How to Reduce Manual Handling Risks in your Workplace

Pipe-Lifting-Equipment

Over a quarter of workplace injuries in Victoria are caused by manual handling. Workplace injuries can negatively affect businesses by reducing staff numbers and morale, which can have knock-on effects on productivity and earnings. Manual handling injuries are not to be overlooked and thankfully they can be easily prevented.

What is manual handling?

Before we talk about prevention, it’s important you know what you’re trying to prevent. Manual handling actually refers to a wide range of activities. This definition can include lifting, pushing, pulling, holding, carrying, packing, assembling, typing, cleaning, and using hand tools and machinery.

A lot of manual handling risks come about because of repetition. Repetitive movements, whether it’s on a production line or on a worksite, can cause the attention to wander, and that’s when injuries happen. Even typing for long periods of time can lead to repetitive stress injuries.

Other manual handling risks arise when workers do not have adequate training or the proper equipment to manage the physical demands of a job. This could be as simple as not knowing the best way to lift a heavy box or not having access to a forklift.

Manual handling risks also include the workplace environment. For instance, many workplaces do not take the time ensure computer set-ups meet the needs of workers. This can lead to neck, shoulder and back strain.

Identifying and assessing risks

Due to the nature of many jobs and businesses, it’s impossible to phase out all manual handling entirely, but injuries can be prevented. The first step to do so is to identify risks in your workplace.

A great place to start is to speak with your workers. They will be the most aware of any potential injuries or stress that can occur in their role. Have a look at any injury records you have on-site also to see if there are any regular patterns.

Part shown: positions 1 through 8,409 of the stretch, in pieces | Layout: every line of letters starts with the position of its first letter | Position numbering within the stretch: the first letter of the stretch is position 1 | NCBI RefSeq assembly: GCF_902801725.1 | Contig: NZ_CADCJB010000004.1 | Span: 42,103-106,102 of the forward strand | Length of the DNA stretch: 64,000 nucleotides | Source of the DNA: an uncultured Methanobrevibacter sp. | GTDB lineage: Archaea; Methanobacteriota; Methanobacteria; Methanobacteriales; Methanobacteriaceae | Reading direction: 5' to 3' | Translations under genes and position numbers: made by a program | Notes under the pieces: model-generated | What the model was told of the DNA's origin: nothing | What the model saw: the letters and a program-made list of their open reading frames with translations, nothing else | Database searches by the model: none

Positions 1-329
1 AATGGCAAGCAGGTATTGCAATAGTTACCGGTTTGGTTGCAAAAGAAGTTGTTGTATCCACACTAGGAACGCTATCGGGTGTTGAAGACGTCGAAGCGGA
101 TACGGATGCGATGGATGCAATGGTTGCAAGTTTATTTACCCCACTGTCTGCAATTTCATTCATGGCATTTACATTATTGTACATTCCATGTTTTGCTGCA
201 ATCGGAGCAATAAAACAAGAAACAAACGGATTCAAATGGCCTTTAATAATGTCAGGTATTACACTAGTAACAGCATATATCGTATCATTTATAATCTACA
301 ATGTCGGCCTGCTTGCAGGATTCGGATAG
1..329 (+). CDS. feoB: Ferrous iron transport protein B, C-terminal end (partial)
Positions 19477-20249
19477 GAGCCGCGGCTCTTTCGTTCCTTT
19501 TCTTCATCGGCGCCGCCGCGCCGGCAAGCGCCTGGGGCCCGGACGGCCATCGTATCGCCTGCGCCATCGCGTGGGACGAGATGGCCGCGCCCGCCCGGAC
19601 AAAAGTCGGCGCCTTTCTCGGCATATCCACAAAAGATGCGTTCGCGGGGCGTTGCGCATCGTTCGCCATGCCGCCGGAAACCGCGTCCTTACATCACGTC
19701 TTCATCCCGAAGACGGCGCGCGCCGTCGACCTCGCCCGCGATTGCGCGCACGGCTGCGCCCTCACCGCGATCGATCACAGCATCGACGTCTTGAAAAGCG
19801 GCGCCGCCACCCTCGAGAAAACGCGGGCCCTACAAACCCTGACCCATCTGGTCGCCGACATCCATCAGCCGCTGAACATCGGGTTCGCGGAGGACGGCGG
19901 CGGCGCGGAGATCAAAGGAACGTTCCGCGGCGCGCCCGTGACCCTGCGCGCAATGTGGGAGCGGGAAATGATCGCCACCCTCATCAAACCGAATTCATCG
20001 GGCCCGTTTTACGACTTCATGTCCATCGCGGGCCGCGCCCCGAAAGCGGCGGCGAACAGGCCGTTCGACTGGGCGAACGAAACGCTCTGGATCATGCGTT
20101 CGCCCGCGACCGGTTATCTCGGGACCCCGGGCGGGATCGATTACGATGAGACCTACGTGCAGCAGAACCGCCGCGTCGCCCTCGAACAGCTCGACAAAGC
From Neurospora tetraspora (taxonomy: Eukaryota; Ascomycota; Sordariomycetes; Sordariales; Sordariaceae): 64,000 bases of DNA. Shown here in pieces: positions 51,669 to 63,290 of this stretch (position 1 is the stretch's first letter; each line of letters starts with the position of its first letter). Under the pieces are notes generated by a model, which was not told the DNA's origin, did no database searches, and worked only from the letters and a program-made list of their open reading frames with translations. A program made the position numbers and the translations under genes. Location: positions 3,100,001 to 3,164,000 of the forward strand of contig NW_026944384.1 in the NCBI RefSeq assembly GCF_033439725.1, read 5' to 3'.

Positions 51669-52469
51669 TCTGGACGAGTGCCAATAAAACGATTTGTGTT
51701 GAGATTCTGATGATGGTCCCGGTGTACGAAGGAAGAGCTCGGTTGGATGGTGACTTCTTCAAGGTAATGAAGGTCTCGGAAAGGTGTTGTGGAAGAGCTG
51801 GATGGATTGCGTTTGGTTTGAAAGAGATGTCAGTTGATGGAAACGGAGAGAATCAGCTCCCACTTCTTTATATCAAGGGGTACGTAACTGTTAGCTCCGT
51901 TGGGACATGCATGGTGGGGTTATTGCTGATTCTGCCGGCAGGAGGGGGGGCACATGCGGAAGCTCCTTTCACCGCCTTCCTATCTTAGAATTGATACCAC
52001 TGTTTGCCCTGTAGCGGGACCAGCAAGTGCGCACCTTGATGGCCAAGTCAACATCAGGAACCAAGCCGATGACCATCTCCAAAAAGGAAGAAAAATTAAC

Take a tour of your workplace and look for anything that could result in a manual handling injury. Is the workspace laid out well to prevent workers twisting or bending in awkward ways? Are the loads that workers are expected to carry unnecessarily heavy or difficult to keep a hold of?

Controlling risks

Once you have identified and assessed the risks in your workplace, you can plan to prevent manual handling injuries. A lot of risks can be managed by simply changing one or two things.

For instance, if you run a warehouse where workers assemble orders, place them into boxes for dispatch and then take those boxes over into a dispatch area, there are numerous ways manual handling injuries could occur.

Firstly, how do workers get the items they need for each order? Do they have to reach up high and stretch muscles unnecessarily? A simple step or footstool may be all that is required to avoid pulled muscles.

What about where they assemble packages – is the workbench a suitable height? If workers are bending over their work, this can lead to neck and back problems.

And how are the completed orders taken to the dispatch area? Do workers have to carry them over?

If orders are particularly heavy or numerous, there are ways to reduce risk. This can include breaking orders up into smaller, more manageable loads or investing in material handling equipment like a forklift. These solutions could even increase efficiency.

One of the key ways to reduce manual handling injuries is to use material handling equipment, like wheelbarrows, and even more specified equipment. For instance, drum handling equipment can ensure drums with dangerous chemicals are not dropped, putting multiple workers at risk. Similarly, pipe lifting equipment is a necessity when dealing with heavy cement or steel pipes to prevent serious injuries.

Manual handling injuries can be easily prevented with some careful consideration, saving your business time and money, and keeping your workers healthy and happy. To learn more about maintaining a safe workplace and manual handling injuries, visit Worksafe Victoria’s website.

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